Pocketing Measurements

Deep Pockets…Not a Good Thing in the Dental World.

As mentioned in previous blogs, the gums and underlying bone are just as important as the actual part of the tooth that you can see in your mouth. They are referred to as the Periodontium. This is the supporting foundation that ‘holds’ onto and supports the roots of the teeth. Think of the tooth as if it were a house and the gums and bone as the foundation of the house.

When we do a dental exam, we check both your teeth and your gums. This blog will focus on the way in which we check the health of your gums and the underlying bone.

Evaluation of the Gums

1) Color: are they pinkish in color or red…we want them to be pink.
2) Are they inflamed and swollen…we want them to be tough and tight.
3) Do the gums bleed when we ‘probe’ around them with a special probing instrument (called a Periodontal Probe)…ideally, they shouldn’t bleed at all.

Re Cap
We want your gums to be pink, tight and not bleed when probed.

Do you remember when we discussed the differences between a rare and medium well-done steak, in a previous blog?  The rare steak was red, all puffy and ‘swelled’ and bled quite readily. On the other hand, the medium well-done steak was pink, tight and didn’t bleed. We prefer your gums to be like the latter!

What is a Periodontal Probe?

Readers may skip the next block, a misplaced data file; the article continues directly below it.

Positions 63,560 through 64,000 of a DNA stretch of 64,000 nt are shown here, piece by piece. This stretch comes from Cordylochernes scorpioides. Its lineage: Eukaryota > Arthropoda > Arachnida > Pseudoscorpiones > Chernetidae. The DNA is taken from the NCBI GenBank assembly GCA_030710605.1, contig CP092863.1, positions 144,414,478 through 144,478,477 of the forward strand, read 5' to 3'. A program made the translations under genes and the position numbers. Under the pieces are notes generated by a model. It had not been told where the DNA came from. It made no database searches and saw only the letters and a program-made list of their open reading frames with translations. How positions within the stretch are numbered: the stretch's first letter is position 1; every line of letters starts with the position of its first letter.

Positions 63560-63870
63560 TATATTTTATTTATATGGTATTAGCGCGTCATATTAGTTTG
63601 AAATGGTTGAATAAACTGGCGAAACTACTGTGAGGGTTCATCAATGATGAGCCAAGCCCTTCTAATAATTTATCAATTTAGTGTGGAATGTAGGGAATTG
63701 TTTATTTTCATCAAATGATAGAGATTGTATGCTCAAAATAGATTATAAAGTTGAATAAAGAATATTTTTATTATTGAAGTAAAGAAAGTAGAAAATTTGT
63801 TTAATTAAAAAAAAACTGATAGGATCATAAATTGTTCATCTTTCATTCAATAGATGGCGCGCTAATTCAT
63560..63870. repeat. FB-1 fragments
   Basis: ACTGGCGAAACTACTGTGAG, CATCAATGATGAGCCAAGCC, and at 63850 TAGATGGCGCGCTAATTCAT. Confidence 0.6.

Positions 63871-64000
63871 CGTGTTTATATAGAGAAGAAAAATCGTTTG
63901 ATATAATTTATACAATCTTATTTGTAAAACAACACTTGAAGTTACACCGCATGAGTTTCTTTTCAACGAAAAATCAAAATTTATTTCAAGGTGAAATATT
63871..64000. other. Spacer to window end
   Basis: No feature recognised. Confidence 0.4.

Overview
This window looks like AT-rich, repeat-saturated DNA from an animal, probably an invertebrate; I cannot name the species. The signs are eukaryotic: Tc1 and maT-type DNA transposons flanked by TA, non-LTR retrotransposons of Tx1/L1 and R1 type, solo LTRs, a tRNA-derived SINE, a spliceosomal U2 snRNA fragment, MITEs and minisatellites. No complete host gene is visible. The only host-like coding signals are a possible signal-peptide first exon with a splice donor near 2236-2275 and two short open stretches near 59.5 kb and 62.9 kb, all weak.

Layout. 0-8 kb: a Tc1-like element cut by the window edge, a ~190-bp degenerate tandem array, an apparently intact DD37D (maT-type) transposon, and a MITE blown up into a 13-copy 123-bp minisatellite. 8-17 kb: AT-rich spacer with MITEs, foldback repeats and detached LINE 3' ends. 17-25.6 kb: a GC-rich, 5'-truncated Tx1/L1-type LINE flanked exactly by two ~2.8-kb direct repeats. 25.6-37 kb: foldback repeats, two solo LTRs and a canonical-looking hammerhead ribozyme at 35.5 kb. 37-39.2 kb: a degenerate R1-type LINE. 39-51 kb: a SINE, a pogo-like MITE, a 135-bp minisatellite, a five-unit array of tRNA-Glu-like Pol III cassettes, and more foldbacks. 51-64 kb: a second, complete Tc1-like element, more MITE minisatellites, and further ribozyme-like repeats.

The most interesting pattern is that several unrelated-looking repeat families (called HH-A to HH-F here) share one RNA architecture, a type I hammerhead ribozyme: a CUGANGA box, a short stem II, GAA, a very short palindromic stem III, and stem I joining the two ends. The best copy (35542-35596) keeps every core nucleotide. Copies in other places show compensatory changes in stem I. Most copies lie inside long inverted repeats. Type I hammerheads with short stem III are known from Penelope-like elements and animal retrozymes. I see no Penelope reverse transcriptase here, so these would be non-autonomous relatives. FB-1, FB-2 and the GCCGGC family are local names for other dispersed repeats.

The above image is of a very common instrument that we use in Dentistry. It is called a ‘Dental Periodontal Probe’.

The probe has lines on it which are calibrated in millimeters and it goes up to 10 mm’s.
As part of the gum and bone (foundation) evaluation, we check to see how deep this probe will go at six points around each tooth. Don’t worry; we’re very careful to make sure that it doesn’t hurt.

We probe around each tooth at six points because we need to know if there are problems with the foundation that holds the roots of the teeth in place.

Imagine a house inspector going around a house and checking that it’s ‘sitting’ on a solid foundation. When we do the dental exam, we’re basically doing the same thing; we’re checking to see that the tooth is anchored strongly into your jaw bone.

The purpose of this blog was to introduce the Periodontal Probe and briefly explain what its purpose was.

In the next entry we’re going to look at what the actual probing measurements mean and why they are such an important part of the dental exam.

Got questions about your oral health? Is it time for a dental checkup? Give us a call in Brampton at (905) 791-3867.  We accept new patients, walk-ins and emergencies.

Yours in good health,

Dr. F. Keshavarz Dentistry

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